References of "Brandenburg, Jan Gerit"
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See detailFast and accurate quantum Monte Carlo for molecular crystals
Zen, Andrea; Brandenburg, Jan Gerit; Klimes, Jiri et al

in Proceedings of the National Academy of Sciences of the United States of America (2018), 115

Computer simulation plays a central role in modern-day materials science. The utility of a given computational approach depends largely on the balance it provides between accuracy and computational cost ... [more ▼]

Computer simulation plays a central role in modern-day materials science. The utility of a given computational approach depends largely on the balance it provides between accuracy and computational cost. Molecular crystals are a class of materials of great technological importance which are challenging for even the most sophisticated ab initio electronic structure theories to accurately describe. This is partly because they are held together by a balance of weak intermolecular forces but also because the primitive cells of molecular crystals are often substantially larger than those of atomic solids. Here, we demonstrate that diffusion quantum Monte Carlo (DMC) delivers subchemical accuracy for a diverse set of molecular crystals at a surprisingly moderate computational cost. As such, we anticipate that DMC can play an important role in understanding and predicting the properties of a large number of molecular crystals, including those built from relatively large molecules which are far beyond reach of other high-accuracy methods. [less ▲]

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See detailStructure and Stability of Molecular Crystals with Many-Body Dispersion-Inclusive Density Functional Tight Binding
Mortazavi, Majid; Brandenburg, Jan Gerit; Maurer, Reinhard J. et al

in Journal of Physical Chemistry Letters (2018), 9

Accurate prediction of structure and stability of molecular crystals is crucial in materials science and requires reliable modeling of long-range dispersion interactions. Semiempirical electronic ... [more ▼]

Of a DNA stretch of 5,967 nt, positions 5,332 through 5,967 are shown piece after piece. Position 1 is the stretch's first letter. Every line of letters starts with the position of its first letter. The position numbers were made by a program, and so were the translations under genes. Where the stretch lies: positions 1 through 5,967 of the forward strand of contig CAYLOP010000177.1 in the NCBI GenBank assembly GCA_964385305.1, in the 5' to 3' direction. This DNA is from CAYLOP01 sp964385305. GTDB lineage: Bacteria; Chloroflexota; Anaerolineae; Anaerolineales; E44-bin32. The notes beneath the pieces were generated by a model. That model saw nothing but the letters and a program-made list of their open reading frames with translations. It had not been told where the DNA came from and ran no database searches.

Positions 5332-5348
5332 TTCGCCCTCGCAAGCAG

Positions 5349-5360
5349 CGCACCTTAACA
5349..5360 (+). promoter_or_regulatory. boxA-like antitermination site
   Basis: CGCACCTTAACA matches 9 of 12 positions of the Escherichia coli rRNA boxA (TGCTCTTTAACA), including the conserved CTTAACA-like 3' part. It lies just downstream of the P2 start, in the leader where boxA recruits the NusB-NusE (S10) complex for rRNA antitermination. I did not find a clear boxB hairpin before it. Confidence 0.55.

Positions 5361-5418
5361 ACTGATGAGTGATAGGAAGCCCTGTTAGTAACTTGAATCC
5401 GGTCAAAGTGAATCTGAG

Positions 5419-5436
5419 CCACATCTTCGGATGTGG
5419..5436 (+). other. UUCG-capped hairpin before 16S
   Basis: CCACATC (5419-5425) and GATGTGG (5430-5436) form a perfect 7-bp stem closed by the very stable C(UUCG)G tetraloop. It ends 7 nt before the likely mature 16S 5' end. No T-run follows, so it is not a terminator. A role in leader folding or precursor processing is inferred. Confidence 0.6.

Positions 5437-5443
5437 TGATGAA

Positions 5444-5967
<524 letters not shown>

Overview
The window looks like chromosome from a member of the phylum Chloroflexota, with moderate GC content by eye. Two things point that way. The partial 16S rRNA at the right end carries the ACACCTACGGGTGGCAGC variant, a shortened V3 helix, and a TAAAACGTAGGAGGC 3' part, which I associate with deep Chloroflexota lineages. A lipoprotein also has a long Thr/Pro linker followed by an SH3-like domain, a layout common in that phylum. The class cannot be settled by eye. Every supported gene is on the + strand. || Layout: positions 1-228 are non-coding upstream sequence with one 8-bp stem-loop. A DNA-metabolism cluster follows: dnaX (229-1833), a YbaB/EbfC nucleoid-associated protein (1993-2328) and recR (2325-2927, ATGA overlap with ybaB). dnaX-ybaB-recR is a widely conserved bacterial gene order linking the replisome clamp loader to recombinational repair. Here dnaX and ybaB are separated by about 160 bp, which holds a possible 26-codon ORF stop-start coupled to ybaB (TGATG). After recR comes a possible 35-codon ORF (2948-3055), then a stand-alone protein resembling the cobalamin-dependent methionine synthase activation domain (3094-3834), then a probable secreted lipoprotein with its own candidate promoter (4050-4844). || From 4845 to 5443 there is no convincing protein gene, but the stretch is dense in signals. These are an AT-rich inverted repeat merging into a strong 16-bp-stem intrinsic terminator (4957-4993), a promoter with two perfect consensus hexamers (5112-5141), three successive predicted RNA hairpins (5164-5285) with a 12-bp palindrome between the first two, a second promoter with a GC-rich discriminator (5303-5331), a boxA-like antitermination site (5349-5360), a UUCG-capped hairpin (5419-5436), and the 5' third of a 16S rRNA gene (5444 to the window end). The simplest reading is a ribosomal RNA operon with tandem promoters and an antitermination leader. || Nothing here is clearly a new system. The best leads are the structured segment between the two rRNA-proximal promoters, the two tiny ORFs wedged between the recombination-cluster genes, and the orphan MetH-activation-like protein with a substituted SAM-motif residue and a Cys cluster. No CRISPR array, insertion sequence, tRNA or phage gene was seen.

Accurate prediction of structure and stability of molecular crystals is crucial in materials science and requires reliable modeling of long-range dispersion interactions. Semiempirical electronic structure methods are computationally more efficient than their ab initio counterparts, allowing structure sampling with significant speedups. We combine the Tkatchenko−Scheffler van der Waals method (TS) and the many-body dispersion method (MBD) with third-order density functional tight-binding (DFTB3) via a charge population-based method. We find an overall good performance for the X23 benchmark database of molecular crystals, despite an underestimation of crystal volume that can be traced to the DFTB parametrization. We achieve accurate lattice energy predictions with DFT+MBD energetics on top of vdW-inclusive DFTB3 structures, resulting in a speedup of up to 3000 times compared with a full DFT treatment. This suggests that vdW-inclusive DFTB3 can serve as a viable structural prescreening tool in crystal structure prediction. [less ▲]

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See detailProperties of the water to boron nitride interaction: from zero to two dimensions with benchmark accuracy
Al-Hamdani, Yasmine UL; Rossi, Mariana; Alfè, Dario et al

in Journal of Chemical Physics (2017), 147

Molecular adsorption on surfaces plays an important part in catalysis, corrosion, desalination, and various other processes that are relevant to industry and in nature. As a complement to experiments ... [more ▼]